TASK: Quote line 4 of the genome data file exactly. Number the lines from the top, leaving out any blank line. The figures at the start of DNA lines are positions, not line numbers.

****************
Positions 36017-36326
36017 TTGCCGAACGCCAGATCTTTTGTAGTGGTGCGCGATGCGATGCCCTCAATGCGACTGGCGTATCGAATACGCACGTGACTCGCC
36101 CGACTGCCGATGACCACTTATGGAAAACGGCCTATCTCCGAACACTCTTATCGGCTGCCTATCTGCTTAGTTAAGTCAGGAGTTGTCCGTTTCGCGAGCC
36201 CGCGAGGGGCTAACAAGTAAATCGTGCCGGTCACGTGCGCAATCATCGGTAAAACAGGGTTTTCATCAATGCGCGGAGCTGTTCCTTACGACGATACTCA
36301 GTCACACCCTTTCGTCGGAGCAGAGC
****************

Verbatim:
36201 CGCGAGGGGCTAACAAGTAAATCGTGCCGGTCACGTGCGCAATCATCGGTAAAACAGGGTTTTCATCAATGCGCGGAGCTGTTCCTTACGACGATACTCA